Like just about all its peers in the pharma sector, Roche has been trying to find ways to reduce the costs of R&D—but CEO Severin Schwan won’t contemplate doing so by consolidating its Swiss-led research operations with those of subsidiary Genentech.
In fact, such a thing would only occur “over my dead body,” Schwan told analysts during a recent get-together with Bernstein, saying that without the current separation, the company would not be sitting on the pipeline it has today.
When Roche acquired Genentech almost a decade ago, it left the U.S. biotech’s research and early development (dubbed gRED) in South San Francisco intact to preserve its structure, culture and infrastructure—and independent of its own analogous Roche pharma (pRED) unit. That now operates largely out of Switzerland, since Roche’s New Jersey site was shut down a few years ago.
It proved to be a sensible ploy. Genentech has delivered a string of new products and candidates in the interim, overshadowing the output of pRED, which was hit by several drug failures, although it did generate Gazyva—a follow-up to cancer blockbuster Rituxan that so far has seen sluggish sales growth.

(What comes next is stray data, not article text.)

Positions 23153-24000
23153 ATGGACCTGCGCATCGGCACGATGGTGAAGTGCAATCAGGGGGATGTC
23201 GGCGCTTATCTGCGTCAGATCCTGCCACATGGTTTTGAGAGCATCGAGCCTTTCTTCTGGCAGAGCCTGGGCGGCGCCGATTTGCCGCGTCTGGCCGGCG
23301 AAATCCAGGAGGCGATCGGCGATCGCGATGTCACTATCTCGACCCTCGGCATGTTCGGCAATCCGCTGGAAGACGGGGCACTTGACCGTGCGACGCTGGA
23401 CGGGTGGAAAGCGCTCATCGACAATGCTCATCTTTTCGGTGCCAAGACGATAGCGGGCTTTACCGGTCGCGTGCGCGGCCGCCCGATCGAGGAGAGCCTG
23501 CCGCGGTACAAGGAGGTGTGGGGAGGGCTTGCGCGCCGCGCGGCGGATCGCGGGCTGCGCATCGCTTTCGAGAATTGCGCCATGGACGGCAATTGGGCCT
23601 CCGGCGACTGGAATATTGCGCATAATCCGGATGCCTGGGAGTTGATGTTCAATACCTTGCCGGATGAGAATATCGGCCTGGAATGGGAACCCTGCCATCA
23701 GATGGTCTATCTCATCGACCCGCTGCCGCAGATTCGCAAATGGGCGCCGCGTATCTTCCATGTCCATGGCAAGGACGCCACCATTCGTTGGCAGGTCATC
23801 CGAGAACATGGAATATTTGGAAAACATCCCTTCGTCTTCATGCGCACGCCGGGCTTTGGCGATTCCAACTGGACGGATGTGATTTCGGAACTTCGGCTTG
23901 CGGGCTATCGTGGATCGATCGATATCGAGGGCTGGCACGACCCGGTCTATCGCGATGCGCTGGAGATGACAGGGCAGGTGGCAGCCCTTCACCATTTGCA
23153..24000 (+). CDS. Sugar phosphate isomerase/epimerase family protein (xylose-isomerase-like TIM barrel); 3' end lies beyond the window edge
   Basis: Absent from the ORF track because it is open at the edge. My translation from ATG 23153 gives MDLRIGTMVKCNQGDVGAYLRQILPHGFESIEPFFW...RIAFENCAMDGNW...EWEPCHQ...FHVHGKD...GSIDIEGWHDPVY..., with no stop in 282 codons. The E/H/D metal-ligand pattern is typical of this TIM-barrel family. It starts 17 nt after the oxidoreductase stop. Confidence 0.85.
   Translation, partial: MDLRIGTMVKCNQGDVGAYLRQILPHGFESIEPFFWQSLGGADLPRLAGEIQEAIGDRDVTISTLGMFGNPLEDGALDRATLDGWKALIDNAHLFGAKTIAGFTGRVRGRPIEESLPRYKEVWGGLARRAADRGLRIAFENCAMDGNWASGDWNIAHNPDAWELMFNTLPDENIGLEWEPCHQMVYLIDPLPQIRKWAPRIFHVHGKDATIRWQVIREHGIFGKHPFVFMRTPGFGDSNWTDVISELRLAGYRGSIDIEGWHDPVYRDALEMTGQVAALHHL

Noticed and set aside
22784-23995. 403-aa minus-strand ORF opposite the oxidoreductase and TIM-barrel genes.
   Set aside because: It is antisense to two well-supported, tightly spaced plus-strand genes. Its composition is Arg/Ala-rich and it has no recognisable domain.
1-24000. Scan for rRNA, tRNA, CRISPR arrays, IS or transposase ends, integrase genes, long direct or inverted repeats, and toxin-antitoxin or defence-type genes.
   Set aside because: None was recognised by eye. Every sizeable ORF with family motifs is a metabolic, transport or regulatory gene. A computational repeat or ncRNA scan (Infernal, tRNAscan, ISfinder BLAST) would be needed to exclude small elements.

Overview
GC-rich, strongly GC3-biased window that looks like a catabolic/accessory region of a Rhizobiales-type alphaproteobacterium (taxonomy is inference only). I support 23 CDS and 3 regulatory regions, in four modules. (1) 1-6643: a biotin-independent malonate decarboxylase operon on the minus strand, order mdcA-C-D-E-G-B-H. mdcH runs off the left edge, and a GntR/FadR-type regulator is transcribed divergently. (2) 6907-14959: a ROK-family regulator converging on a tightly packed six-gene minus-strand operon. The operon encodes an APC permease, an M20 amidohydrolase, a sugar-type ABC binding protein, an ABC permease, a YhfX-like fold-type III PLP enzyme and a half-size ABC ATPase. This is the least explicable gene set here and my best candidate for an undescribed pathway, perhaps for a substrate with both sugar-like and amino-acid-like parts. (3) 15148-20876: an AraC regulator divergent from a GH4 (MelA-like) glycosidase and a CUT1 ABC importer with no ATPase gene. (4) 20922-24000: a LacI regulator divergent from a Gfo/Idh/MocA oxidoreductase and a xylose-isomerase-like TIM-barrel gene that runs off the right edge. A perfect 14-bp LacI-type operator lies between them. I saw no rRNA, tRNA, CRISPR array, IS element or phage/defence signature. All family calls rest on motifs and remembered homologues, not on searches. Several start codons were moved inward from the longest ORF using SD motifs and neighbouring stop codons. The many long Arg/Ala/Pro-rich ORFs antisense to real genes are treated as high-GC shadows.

Schwan told Reuters recently however that he thought that pRED is poised to bounce back with drugs such as bispecific antibody CEA-TCB for cancer, a follow-up to eye disease drug Lucentis, idasunutlin for acute myeloid leukemia and an autism drug in midstage trials.
That’s not to say that consolidation didn’t happen between Genentech and Roche, as nearly all other functions were either shut down or integrated, according to the CEO. For instance, within R&D, it made sense to run global development from one location—San Francisco. But Schwan told Bernstein that the diversified R&D structure, which also sees Chugai operating largely independently in Japan, is a key ingredient in Roche’s R&D success.
“He's entirely convinced that if gRED and pRED were put under one leadership and streamlined, they would lose a lot of their culture and diversity of thinking, which ultimately would be very harmful for company innovation,” the analysts wrote in a research note.
That’s not to say there aren’t areas where R&D productivity can be improved, they noted. The company could do better when it comes to data management, and particularly sharing data across business units, to improve productivity and efficiency.
“[Roche] has talked a lot about leveraging real-world data, but it starts with sharing your own data from your own clinical trials too. So, they're doing both in parallel,” according to Bernstein.